… and knitting.
Yesterday, I was walking the dog in the Princes Street Gardens when I discovered this:
At first, I couldn’t quite believe it – that someone would go to the trouble of hanging beautifully knitted bunting and pom-poms in Jubilee colours from a random couple of trees. I let the dog off the lead (he is very obedient, and followed at my heels in any case) and walked over. It was then that I realised the pom-poms had a little paper tag attached, directing me to a website.
I was now in two minds, because I really wanted to find out about the sort of person who would voluntarily go around being a little ray of sunshine and then bugger off without bothering to observe the results of his or her handiwork, but taking one of the pom-poms felt like stealing, and I have the modern lawyer’s view that one can’t call oneself an officer of the court and then go around nicking stuff. Not for nothing is one of the oldest jokes in the Western world ‘what do you call twenty lawyers chained together at the bottom of the Tiber? A solution’ (1st century BC, that).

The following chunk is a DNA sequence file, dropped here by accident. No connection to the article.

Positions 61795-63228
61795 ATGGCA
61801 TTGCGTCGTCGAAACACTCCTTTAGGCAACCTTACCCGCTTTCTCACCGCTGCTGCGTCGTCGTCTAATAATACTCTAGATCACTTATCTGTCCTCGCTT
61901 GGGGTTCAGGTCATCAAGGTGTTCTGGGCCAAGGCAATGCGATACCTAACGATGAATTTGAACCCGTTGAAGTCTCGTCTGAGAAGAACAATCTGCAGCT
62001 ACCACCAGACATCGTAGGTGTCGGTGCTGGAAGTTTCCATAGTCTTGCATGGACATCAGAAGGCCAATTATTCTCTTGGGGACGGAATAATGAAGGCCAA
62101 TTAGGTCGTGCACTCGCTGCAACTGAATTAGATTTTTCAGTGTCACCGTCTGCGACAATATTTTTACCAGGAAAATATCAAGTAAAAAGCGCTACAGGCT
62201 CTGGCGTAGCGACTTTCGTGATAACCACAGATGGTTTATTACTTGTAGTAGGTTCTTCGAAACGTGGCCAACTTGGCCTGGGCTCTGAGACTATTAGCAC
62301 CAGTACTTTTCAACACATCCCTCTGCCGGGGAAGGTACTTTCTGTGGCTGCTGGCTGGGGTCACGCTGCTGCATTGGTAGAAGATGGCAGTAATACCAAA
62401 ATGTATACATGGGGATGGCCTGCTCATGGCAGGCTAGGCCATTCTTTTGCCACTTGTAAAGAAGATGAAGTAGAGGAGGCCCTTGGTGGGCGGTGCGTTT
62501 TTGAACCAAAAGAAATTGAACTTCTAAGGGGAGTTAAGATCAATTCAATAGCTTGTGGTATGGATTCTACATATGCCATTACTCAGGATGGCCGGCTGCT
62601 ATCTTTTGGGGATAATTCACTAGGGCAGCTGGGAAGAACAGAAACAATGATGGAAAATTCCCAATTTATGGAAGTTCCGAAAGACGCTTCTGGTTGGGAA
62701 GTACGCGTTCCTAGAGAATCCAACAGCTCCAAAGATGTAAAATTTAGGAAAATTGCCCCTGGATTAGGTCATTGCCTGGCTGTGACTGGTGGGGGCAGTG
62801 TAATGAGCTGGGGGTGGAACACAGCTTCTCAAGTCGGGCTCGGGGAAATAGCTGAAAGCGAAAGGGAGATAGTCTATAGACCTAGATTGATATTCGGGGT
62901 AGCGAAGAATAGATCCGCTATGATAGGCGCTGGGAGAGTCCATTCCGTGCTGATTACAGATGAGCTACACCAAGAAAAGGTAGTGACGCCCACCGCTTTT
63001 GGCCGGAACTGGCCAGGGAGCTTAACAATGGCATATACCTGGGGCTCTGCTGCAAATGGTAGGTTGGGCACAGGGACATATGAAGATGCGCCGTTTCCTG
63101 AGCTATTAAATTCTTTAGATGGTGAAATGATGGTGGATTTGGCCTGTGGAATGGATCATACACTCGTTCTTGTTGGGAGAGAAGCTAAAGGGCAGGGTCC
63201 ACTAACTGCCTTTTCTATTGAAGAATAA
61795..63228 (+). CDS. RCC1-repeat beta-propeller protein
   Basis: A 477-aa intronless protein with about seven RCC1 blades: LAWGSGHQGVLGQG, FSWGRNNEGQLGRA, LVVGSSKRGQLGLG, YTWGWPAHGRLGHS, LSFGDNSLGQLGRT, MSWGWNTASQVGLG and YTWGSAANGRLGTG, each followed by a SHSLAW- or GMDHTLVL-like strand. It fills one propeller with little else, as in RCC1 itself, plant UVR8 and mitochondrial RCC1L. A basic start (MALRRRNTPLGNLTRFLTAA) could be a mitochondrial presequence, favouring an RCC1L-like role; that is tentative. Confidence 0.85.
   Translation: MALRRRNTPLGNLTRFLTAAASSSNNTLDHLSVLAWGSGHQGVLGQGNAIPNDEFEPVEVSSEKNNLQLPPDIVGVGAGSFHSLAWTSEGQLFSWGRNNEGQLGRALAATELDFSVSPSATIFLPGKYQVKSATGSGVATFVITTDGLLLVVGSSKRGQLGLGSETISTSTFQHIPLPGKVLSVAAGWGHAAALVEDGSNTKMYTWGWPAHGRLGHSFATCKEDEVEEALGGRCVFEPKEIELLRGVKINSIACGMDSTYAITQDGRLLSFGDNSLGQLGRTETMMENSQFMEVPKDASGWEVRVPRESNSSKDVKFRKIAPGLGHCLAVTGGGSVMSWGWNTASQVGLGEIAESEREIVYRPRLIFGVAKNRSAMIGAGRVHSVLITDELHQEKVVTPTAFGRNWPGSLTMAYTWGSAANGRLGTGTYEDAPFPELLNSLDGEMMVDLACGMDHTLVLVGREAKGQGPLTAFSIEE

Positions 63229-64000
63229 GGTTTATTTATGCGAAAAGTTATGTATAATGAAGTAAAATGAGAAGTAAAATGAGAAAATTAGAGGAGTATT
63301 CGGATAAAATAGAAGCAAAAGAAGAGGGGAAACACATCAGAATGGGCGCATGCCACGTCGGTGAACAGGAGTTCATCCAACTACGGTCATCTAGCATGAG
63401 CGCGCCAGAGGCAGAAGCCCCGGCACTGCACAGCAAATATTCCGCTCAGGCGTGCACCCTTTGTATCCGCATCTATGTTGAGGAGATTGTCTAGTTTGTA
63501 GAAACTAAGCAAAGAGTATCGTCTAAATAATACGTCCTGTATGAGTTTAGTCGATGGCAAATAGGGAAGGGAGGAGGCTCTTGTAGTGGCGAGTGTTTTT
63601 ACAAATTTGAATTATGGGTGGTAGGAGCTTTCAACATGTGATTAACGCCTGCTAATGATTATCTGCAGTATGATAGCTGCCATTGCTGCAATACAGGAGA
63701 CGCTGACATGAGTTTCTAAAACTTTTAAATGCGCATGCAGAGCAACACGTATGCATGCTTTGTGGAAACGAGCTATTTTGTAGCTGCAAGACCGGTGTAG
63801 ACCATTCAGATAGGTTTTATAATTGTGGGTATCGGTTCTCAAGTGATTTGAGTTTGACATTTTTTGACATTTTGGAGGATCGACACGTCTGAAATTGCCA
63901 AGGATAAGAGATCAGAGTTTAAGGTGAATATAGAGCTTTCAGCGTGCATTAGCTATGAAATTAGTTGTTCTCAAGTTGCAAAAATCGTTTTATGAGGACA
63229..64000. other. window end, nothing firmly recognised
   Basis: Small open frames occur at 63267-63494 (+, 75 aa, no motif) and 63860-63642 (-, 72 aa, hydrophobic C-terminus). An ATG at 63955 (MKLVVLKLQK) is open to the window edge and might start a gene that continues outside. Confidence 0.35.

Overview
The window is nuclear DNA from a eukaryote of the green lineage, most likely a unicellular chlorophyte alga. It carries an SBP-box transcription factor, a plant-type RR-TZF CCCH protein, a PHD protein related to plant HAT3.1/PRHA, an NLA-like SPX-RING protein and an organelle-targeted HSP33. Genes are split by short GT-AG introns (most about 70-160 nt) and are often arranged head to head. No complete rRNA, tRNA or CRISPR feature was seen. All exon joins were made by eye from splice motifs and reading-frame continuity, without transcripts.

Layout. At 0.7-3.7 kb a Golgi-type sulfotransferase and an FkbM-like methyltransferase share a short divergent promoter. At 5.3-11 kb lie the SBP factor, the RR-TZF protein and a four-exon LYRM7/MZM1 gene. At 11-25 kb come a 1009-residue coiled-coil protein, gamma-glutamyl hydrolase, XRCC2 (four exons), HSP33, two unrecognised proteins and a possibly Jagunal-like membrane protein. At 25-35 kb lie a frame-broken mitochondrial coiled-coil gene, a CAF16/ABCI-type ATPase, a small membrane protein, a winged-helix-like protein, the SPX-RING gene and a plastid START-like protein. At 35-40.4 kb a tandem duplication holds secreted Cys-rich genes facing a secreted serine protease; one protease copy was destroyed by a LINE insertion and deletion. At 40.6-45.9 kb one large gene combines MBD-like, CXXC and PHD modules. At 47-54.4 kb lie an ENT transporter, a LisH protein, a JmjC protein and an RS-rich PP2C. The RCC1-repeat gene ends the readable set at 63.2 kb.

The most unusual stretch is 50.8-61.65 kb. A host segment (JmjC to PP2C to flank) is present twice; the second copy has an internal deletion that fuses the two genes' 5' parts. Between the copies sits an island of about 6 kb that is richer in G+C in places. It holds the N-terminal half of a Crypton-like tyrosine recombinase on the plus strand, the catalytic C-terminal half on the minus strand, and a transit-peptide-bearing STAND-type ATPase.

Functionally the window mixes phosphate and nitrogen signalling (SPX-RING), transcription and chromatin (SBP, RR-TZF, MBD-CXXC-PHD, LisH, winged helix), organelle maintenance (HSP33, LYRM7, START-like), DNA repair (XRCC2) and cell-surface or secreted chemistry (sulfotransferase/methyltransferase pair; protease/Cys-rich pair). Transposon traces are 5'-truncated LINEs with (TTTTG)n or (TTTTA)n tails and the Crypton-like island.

At that moment, a young couple pushing a pram walked past, and their baby noticed the pom-poms. The mother hesitated at first.
‘I think you’re meant to take them,’ she said.
‘Maybe you are.’
So I did take one (although I took the above photograph immediately afterwords, if only to confirm that I wasn’t seeing things). It is, of course, sans two pom-poms — the one I took, and the one the baby immediately started playing with in its pram (the father hung it over his child’s face, like a mobile).
The little card attached to the pom-pom led me to this website, and thereafter to this cultural phenomenon – ‘yarnbombing’, they call it, or ‘yarnstorming’, and people make them for all sorts of events, not just things like the Jubilee. Some of the designs are of staggering intricacy and beauty, and it seems to be in the nature of them that they are meant to just appear, make people smile, then disappear again (sometimes taken by members of the public, sometimes reclaimed by their creators). There are little cards attached — as on the one I found — with a website address, or a note. ‘Made you Look? Made you Smile?’ is one I liked. It reminded me of some of the reemergence of pagan ritual happening around Europe I wrote about last September: like the lovers’ lockets and ghost bikes, it has its own beauty.
I learned that the Jubilee pom-pom now sitting on my desk was made by ‘Shadow Stitch’, a self-described ‘boy knitter’ who focusses most of his attentions around Edinburgh.
Admittedly, I have a sense of whimsy (most of the time well-hidden), but this appeals to it. Call it guerrilla knitting, or whatever, but it made my day. I walked home in the glorious sunshine grinning from ear to ear, the dog following at my heels, wagging his tail as he went.